“I often find things to make, like knitting scarves and other handy things,” Gusman said. “People always appreciate the extra effort. If you don’t have a skill like knitting, there are always easy crafty gift ideas that don’t require much learning time.”
- Make a list:
Record how much you are going to spend and what people you are going to spend it on before you go shopping. Sticking to the list will help you avoid impulse spending on things that are not needed.
- Look for coupons and deals in the newspaper and online.
- Shop throughout the year:
Many stores have sales throughout the year, not just around the holidays. During the summer and spring months, most stores mark down all their winter clothing, especially in Florida.
- Shop at thrift and consignment stores and antique shops.
Re-gifting is not always a bad thing. If a friend likes something of yours more than you do, give it to them as a holiday gift. Therefore, you save money and they get something they wanted.
- Buy after the holidays are over:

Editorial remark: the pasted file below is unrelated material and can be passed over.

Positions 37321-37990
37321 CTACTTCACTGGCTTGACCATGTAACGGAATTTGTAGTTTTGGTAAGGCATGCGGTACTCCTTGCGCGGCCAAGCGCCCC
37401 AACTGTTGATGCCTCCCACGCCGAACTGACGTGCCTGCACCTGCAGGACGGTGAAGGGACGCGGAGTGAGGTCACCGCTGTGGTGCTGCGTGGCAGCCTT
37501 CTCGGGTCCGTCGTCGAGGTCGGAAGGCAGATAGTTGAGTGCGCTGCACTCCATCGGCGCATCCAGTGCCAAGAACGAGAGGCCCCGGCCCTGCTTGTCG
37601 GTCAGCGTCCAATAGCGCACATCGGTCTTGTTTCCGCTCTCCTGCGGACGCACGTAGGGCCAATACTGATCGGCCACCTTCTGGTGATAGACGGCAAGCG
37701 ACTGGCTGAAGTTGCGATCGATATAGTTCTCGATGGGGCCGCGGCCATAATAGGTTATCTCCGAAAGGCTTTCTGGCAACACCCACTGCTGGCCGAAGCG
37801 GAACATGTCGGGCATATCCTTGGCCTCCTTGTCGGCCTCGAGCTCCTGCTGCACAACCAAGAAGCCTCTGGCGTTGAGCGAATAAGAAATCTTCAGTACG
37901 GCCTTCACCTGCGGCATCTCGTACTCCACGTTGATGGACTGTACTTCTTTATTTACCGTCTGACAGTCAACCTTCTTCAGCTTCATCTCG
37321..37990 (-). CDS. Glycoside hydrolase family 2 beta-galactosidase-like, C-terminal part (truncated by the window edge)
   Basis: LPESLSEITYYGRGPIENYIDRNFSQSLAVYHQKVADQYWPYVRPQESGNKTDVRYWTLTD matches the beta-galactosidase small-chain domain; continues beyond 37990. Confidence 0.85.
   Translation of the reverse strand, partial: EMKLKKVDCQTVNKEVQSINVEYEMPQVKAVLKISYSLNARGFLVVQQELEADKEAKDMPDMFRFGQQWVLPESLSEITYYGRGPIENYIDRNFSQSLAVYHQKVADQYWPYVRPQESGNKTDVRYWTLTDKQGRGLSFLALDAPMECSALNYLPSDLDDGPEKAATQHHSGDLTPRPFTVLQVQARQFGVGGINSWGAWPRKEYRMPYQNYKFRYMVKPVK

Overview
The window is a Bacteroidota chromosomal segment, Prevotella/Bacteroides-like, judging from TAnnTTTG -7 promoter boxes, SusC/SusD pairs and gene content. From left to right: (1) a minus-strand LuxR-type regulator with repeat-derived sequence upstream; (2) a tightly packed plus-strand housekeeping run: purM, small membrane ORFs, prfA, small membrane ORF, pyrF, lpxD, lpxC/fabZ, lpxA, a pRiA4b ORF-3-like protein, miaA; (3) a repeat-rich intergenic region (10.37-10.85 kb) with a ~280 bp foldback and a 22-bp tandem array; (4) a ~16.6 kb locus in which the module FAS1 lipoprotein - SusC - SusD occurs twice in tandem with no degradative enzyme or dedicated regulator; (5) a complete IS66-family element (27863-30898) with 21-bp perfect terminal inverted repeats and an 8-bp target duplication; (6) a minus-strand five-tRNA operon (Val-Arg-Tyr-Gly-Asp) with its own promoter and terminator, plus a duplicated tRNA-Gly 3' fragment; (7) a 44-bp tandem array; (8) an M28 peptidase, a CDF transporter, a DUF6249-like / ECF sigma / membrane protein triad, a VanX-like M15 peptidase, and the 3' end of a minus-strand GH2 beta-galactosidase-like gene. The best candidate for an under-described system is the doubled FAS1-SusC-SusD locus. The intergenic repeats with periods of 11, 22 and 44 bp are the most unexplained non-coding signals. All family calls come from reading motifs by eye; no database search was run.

“Ask people to just give you cash [or] gift cards,” First-year Anna Rodriguez said. “You save a ton of money if you buy [gifts] after Christmas.”
- Split the cost:
Instead of fending for yourself to find the perfect gift for someone, pool your money with others and buy a group gift that you may not have been able to afford by yourself.
- Conduct a Secret Santa:
Instead of buying a gift for all of your friends, conduct a Secret Santa gift exchange so everyone only has to buy one gift.
- Do someone a favor:
A sentimental gift is just as nice as a physical one. Do chores or run errands for the person that you know they hate doing.
Even with the continuing economic problems, it is comforting to know that according to a survey conducted by the American Research Group Incorporated, Christmas gift spending is back to the same amount it was before the recession.
“When I get gifts for others, I think about how I would respond to the gift if I were the receiver,” Kaestner explained. “I could care less on the amount of money that a person spends on a gift for me, but the amount of thought that is put into each gift is what matters because it means they know me and what I will enjoy and use throughout the year!”